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Super Bowl Pork Spareribs

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posted on Feb, 2 2017 @ 07:31 PM
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originally posted by: TheAlleghenyGentleman
a reply to: DBCowboy

Baby back or ST Louis?


St Louis.

They're he biguns.




posted on Feb, 2 2017 @ 07:32 PM
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a reply to: swedy13

That was a great documentary and eating at his restaurant is on my bucket list



posted on Feb, 2 2017 @ 07:39 PM
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a reply to: DBCowboy

So for St. Louis you're shooting for 5-6 hrs keeping the temp around 225. They can go longer depending on meat thickness.

Since you are using a marinade I would suggest laying them out on a rack to dry out some in your fridge. You don't want them wet in the grill or they will drip, you will not get a crust and they could scorch.



posted on Feb, 2 2017 @ 07:43 PM
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My dad (and I) are originally from Texas and love our BBQ, and my mom is from New York but introduced a staple to our BBQs with an easy side dish that everyone I make it for raves for.

Its called Salt potatoes (weird name).

I got the smallest Dutch gold potatoes I can find, usually sold in a mesh bag (about the size of a half dollar or smaller).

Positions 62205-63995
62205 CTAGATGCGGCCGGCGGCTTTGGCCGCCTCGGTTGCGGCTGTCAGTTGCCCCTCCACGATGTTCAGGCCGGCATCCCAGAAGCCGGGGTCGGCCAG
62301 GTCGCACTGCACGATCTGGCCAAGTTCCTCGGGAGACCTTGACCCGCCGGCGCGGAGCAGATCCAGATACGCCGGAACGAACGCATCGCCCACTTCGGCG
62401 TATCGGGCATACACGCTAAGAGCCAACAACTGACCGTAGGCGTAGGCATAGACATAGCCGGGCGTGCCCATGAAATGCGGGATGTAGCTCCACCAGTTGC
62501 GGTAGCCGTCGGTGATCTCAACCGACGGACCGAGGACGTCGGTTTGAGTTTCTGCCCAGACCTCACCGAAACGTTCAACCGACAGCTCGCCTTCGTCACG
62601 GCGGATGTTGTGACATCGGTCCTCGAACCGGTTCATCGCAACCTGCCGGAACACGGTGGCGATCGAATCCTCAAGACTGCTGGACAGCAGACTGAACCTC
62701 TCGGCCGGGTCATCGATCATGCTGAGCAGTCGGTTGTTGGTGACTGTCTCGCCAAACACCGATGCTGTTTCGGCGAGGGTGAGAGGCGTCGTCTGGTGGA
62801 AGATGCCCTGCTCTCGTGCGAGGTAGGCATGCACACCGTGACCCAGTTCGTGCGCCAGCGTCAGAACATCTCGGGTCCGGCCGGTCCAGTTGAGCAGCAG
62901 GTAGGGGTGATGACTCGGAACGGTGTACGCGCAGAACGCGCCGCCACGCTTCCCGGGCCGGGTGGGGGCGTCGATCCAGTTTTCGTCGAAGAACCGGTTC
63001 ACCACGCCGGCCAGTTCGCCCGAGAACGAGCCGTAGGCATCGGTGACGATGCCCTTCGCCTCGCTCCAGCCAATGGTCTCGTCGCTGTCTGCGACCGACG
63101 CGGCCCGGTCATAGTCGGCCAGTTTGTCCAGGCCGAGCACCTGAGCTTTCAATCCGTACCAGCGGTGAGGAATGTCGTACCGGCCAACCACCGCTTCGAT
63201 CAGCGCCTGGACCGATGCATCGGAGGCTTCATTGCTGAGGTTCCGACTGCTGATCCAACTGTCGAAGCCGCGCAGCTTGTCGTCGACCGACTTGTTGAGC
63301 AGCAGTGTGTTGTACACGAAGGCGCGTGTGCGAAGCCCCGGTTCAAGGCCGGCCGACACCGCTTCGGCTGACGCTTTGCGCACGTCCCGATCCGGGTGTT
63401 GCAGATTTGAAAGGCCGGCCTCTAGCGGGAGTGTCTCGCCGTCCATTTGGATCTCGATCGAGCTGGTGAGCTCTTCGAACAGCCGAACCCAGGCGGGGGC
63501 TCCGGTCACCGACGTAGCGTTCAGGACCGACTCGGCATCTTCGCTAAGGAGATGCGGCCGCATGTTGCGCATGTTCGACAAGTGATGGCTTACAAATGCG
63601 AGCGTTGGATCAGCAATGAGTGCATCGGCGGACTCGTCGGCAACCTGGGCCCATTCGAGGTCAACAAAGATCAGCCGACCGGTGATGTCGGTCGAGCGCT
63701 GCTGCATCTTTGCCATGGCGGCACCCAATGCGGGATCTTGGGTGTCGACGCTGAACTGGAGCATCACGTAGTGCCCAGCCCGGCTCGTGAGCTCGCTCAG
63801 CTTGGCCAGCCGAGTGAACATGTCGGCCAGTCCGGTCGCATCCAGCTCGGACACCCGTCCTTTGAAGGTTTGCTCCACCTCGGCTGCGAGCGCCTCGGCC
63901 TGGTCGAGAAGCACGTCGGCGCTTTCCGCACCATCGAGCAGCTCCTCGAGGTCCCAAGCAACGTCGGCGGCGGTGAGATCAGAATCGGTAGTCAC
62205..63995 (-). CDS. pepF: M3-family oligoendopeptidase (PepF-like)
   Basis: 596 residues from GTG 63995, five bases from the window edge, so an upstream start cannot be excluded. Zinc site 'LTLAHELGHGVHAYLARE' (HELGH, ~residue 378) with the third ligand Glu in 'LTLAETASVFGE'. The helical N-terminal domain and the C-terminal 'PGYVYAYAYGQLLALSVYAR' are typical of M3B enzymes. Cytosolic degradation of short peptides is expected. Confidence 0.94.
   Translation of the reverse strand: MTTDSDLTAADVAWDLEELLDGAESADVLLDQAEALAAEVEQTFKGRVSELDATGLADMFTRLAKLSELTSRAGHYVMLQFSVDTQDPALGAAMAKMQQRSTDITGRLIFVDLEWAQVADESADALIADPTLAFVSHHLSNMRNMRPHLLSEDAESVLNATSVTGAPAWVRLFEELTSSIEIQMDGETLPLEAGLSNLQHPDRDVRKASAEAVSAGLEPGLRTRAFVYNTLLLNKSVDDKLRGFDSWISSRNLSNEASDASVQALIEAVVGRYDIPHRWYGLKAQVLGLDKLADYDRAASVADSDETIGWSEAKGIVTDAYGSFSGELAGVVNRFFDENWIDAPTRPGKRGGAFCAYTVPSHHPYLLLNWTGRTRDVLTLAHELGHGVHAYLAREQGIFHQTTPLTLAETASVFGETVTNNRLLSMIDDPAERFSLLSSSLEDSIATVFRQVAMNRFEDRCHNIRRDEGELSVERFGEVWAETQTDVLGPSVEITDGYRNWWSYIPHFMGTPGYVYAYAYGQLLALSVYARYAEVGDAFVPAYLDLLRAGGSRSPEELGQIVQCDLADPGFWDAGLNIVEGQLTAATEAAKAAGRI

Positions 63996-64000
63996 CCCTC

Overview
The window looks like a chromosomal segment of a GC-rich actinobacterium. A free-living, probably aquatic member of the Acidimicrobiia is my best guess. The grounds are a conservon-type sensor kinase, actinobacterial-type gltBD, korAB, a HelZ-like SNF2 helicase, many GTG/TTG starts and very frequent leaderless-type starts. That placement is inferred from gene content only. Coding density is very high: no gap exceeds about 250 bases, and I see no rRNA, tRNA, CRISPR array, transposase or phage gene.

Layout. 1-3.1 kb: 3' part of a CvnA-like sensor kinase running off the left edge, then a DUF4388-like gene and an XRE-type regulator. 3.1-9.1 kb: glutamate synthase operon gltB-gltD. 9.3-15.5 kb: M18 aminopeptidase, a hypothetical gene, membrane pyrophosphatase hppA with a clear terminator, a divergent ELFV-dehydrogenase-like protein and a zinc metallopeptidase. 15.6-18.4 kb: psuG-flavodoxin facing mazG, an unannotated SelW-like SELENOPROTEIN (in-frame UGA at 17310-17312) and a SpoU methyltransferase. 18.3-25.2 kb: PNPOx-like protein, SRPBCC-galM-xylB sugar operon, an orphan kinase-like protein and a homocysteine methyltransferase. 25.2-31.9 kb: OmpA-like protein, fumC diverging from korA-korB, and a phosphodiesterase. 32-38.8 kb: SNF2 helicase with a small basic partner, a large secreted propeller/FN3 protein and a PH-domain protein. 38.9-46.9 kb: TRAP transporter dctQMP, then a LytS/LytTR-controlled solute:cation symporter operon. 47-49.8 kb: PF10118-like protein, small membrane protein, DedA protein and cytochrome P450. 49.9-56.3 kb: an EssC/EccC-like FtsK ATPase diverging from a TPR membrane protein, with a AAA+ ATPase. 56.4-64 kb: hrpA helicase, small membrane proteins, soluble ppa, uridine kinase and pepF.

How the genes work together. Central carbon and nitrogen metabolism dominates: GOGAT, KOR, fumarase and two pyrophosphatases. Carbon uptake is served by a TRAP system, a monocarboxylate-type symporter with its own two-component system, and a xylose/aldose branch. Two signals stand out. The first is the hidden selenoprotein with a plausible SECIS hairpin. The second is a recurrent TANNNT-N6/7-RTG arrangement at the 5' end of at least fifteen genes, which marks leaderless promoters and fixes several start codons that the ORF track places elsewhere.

Boil in a large pot with about a pound of salt (raises the boiling temp but the skin on the potato keeps most of the salt out) boil with about six cloves of garlic for around 20 minutes or until the skin starts to wrinkle.

Drain all, put pot on med low heat, pick out garlic and throw in the pot with a stick of butter, once the butter melts put potatoes in and pick up the pot and swirl so the potatoes pulverize the garlic and gets coated with butter.

Finish with fresh cracked black pepper.

Great for get together as toothpicks can grab them.



posted on Feb, 2 2017 @ 07:50 PM
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originally posted by: TheAlleghenyGentleman
a reply to: DBCowboy

So for St. Louis you're shooting for 5-6 hrs keeping the temp around 225. They can go longer depending on meat thickness.

Since you are using a marinade I would suggest laying them out on a rack to dry out some in your fridge. You don't want them wet in the grill or they will drip, you will not get a crust and they could scorch.




I won't be grilling. Just cooking in the oven.



posted on Feb, 2 2017 @ 07:52 PM
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a reply to: CriticalStinker

That sounds good!

I was doing a home-made slaw as a side.



posted on Feb, 2 2017 @ 07:53 PM
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a reply to: DBCowboy

Haha wise idea, the crunch and veggies will even out the meal.



posted on Feb, 2 2017 @ 08:03 PM
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a reply to: DBCowboy

Ok, no biggie.

Set 225 and wrap the ribs in foil for 2 1/2 hours.

That will slightly steam to get the texture you want for the finished ribs.

After the 2 1/2 hours remove the foil and place them on a rack or lined baking sheet.